So, the Tivo is going to get retired really soon. I had already suspended the account when we moved to Philadelphia because it wasn’t clear what kind of TV service was in the building (and Verizon FiOS TV wasn’t available yet). I’m going to forgo the CableCard thing: I don’t see anything useful for the high additional cost, since the building gives access to basic and extended channels (e.g., Discovery, FoodTV, etc.) The current line-up of Tivo HD devices also doesn’t have any with a Blu-Ray drive, so we would have to get a dedicated Blu-Ray player with a new Tivo.

My impressions so far is that Tivo is more polished in the things it does, but it does less than a modern Windows Media Center HTPC. It’ll cost about the same as the homebrew machine, once you account for the stand-alone Blu-Ray drive. I’ve had a Tivo since the early days, around 2000, but I think we’re at the end of the road now.

Anyone want a Tivo Series 2 Humax with a built-in DVD burner?

Update: the second tuner arrived today. Yay, Newegg, shipping from New Jersey. WinMC required manual configuration to get it working, though: it’s a hybrid tuner, WinMC would detect the digital part and ignore the analog part. Interestingly, the cable line-up was already there, specific to this particular building.

Oh, throw in the second tuner, and this Blu-Ray equipped dual-tuner HTPC comes in at under $650, albeit I’ve deferred paying for Win7 until later.

Update 2: Blu-Ray is working, though it took a bit of effort. The drive came with a bundled version of Cyberlink’s PowerDVD version 8. PowerDVD8 required at least 1024×768 for the display, which is a problem on a 720p TV. Changing the PC to one of the 1080i resolutions got PowerDVD8 to start up, but lead to a driver incompatibility error having to do with the ION chipset.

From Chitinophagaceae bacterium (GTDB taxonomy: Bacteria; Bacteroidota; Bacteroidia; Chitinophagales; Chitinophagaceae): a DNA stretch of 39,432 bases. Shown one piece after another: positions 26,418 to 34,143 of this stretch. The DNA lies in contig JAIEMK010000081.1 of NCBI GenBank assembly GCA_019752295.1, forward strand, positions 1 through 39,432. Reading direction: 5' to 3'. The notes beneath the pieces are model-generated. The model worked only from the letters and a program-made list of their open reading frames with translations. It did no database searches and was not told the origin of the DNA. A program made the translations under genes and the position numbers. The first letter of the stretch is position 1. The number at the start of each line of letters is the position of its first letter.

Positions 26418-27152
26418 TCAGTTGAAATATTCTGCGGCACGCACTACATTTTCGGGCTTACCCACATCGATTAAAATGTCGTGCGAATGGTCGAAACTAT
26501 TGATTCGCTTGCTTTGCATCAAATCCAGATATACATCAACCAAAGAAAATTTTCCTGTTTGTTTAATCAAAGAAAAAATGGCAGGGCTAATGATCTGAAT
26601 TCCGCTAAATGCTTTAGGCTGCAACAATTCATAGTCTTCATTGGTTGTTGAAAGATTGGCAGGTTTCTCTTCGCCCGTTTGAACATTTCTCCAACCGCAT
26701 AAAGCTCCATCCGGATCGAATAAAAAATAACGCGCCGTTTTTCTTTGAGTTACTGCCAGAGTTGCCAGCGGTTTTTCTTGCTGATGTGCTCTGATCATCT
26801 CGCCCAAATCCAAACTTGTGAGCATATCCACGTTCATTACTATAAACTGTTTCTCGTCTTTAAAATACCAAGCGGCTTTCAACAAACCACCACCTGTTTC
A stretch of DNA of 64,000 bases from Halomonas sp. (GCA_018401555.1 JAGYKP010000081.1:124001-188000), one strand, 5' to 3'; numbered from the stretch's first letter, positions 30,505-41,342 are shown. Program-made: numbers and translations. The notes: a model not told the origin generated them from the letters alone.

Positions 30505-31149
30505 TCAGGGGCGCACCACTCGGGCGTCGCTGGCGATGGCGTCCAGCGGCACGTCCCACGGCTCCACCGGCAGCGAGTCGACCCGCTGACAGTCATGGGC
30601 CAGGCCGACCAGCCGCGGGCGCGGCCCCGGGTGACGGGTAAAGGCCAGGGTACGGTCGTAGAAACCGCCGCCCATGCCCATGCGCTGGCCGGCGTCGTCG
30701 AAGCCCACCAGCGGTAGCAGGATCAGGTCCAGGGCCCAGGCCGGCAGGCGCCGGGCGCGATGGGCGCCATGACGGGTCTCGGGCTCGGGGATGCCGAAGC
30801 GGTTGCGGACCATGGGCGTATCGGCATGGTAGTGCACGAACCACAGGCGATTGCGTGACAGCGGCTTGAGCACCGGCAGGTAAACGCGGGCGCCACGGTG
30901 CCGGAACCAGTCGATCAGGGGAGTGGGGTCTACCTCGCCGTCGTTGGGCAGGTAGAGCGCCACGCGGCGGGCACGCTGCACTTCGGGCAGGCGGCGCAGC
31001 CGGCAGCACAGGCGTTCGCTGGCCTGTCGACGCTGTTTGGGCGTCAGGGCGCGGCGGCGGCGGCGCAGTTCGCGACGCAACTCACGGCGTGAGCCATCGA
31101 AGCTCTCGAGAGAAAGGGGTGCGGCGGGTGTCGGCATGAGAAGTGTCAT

I tried PowerDVD9 with the same 1080i mode and got the same driver incompatibility error. I tried an alternative like Nero, but the trial version didn’t support HD playback (which is stupid, since this is what people will be testing). Looking at reviews of the ION, I was encouraged that some of them used PowerDVD to test Blu-Ray playback: someone out there got it to work.

Eventually, I tried setting the screen resolution back to a 720p mode. PowerDVD9, unlike v8, started up fine, and played the Blu-Ray test disk I picked up. I don’t know what the original problem was.

Note that Cyberlink’s Blu-Ray test program still showed that I wasn’t supposed to be able to play Blu-Ray. In one instance of the test program, it showed the driver incompatibility. In the other, it showed that and a HDCP failure, even though Nvidia’ control panel showed a valid HDCP pathway.

Of course, I now have to pay for PowerDVD, but at least there’s one working version for my setup. “Planet Earth” in HD looks gorgeous.

Phoenix and Sedona

April 30th, 2007 | 18:12

Nowadays, I seem to get to these posts about a month later. We were in Phoenix in March, one of those spouse-tags-along-to-conference trips. We also went up to see the red rock cliffs of Sedona for a day. As usual, pictures:

The area’s main places of interest we went to: Frank Lloyd Wright’s Taliesin West, Scottsdale, the Heard Museum, and the day trip to Sedona, with a stop at Montezuma’s Castle along the way.